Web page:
Federal regulators reported on Friday that the May 6 ‘flash crash’ which temporarily erased almost one trillion dollars of stock market equity was triggered by the trading actions of a single large house cat based in Chicago.
Although the cat is not named in the report, industry insiders believe that the feline in question is Mr. Wiggles, a large tortoiseshell owned by Roger Roberts, a futures broker and trader. The report concludes that while the trading activities of a single house cat would normally not be enough to move the markets, a confluence of events left the markets vulnerable to the cat’s aggressive trading strategy. It is rumored that Mr. Wiggles, or “Sir Wiggles” as the cat is now known, earned close to $200 million from trading that day.
“The price action of May 6 proves that the interaction between automated execution programs, algorithmic trading strategies and a frisky fifteen-year old feline can quickly erode liquidity and result in disorderly markets,” the report said.
According to the report describing that volatile day, the US stock market was already stressed as anxiety mounted over the debt crisis in Europe. The Dow Jones Industrial Average was down about two and a half percent at 1:30 pm when the owner of Mr. Wiggles, Roger Roberts, left his trading desk at home to pick up lunch at a nearby McDonald’s restaurant. He did not, however, lock down his trading platform. The cat, who is rumored to have been contemplating the possibility of a Greek bond default while resting on a sunny windowsill in the trader’s office, suddenly leapt onto the trader’s keyboard and began sending a series of large market orders to sell S&P 500 stock index futures.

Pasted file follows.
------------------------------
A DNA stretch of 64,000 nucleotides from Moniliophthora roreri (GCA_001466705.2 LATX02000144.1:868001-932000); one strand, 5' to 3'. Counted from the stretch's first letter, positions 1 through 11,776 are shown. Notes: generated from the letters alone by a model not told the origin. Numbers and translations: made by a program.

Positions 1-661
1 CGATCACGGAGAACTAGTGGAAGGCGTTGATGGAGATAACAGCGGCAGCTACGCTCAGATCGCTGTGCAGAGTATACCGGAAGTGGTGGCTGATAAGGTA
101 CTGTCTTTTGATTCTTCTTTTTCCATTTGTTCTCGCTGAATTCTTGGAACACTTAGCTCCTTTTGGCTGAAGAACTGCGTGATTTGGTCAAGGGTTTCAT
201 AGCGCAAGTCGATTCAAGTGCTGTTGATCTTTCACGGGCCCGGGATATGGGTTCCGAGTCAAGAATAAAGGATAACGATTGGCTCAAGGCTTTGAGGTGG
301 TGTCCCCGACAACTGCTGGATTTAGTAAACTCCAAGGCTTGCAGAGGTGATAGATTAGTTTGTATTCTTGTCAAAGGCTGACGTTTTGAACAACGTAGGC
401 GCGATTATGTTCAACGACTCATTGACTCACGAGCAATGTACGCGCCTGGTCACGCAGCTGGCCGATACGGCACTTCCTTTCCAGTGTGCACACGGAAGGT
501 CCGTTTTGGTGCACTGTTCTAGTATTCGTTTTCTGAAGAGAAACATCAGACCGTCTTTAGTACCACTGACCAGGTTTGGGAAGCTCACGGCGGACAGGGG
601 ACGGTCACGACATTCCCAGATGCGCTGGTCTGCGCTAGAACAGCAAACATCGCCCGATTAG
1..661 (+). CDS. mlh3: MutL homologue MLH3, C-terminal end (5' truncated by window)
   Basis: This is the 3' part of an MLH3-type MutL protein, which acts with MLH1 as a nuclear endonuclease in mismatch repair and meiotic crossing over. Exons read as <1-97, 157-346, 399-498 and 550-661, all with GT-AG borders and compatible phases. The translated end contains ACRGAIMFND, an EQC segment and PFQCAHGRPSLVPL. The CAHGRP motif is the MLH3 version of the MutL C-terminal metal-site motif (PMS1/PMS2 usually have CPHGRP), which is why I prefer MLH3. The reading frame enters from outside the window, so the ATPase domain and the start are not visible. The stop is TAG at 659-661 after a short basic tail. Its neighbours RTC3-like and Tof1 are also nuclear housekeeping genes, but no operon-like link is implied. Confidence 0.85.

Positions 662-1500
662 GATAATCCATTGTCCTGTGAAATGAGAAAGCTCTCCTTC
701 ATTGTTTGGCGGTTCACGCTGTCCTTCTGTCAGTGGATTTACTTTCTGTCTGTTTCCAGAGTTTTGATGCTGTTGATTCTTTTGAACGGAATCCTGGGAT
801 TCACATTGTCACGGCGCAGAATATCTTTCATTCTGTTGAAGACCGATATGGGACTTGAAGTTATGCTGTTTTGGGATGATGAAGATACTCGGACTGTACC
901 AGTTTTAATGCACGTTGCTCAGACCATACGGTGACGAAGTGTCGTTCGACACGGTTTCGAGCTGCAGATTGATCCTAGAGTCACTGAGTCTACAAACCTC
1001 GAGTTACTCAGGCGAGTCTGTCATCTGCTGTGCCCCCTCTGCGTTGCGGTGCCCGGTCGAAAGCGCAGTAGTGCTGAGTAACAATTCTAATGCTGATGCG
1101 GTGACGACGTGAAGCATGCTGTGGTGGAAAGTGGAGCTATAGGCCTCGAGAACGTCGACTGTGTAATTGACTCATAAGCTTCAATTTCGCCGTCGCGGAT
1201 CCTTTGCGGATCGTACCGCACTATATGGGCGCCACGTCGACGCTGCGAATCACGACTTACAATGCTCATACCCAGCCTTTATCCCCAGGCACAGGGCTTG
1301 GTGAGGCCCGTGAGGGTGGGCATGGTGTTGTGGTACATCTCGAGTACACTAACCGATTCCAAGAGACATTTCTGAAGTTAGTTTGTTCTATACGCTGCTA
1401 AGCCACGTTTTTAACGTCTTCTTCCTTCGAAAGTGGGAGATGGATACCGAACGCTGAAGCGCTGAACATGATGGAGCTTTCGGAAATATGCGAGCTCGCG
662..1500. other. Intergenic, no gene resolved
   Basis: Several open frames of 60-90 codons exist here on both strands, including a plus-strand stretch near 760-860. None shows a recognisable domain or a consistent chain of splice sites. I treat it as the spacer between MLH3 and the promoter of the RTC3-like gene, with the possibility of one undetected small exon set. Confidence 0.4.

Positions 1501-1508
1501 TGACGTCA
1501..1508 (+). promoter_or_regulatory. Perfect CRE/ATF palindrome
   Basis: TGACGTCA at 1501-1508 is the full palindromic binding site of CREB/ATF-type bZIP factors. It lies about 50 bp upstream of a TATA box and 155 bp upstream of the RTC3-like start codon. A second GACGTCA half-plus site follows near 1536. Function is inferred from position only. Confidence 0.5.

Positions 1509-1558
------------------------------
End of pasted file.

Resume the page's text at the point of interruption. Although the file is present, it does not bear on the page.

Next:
Within a period of three minutes, Mr. Wiggles sold over 75,000 contracts, equivalent to almost $4 billion dollars, pushing the broader indexes down three percent. The sharp drop in prices led other traders to believe that a market crisis had occurred, and instead of waiting for more information, decided to sell as well. Within a period of several minutes, the Dow Jones Industrial Average shed over 600 points as several large automated trading programs sold thousands of additional contracts alongside the bearish feline.
Regulators then believe that a housefly caught the attention of the cat, causing it to step away momentarily from the keyboard. As the cat chased the flying insect around the desk, financial markets breathed a momentary sigh of relief until Mr. Wiggles jumped back onto the keyboard, sending another stream of market orders, this time to buy. The Dow Jones Industrial Average soon rallied over 500 points as the cat’s aggressive bullish posture pushed the market higher. As the cat finally captured and consumed its quarry, it had covered most of its earlier bearish position at a large profit while leaving the rest of Wall Street wondering what happened.
“When I left my desk, I had no opinion on the market,” said Roberts when interviewed later about the trades. “When I returned with my quarter pounder with cheese, Mr. Wiggles was sleeping on my chair, my account value was up by $187 million and Maria Bartiromo wanted to ask my cat what’s next for the gold market.”
As a flurry of investigations commenced into that day’s volatile trading, it is believed that Mr. Wiggles was shuffled into a private jet and flown to a château near Geneva, Switzerland to escape the glare of publicity. The cat subsequently announced the launch of The Fuzzy String and Crinkle Ball Opportunity Fund, a global macro hedge fund catering to wealthy European and Asian clients and is expected to speak at the World Economic Forum in Davos next year.
“Some people speculate that animals can sense when an earthquake is about to strike,” said SEC Chairwoman Mary Schapiro during a press conference following the release of the report. “What we’ve learned is that one very special cat can sense when a market earthquake is about to strike, and profit enormously.”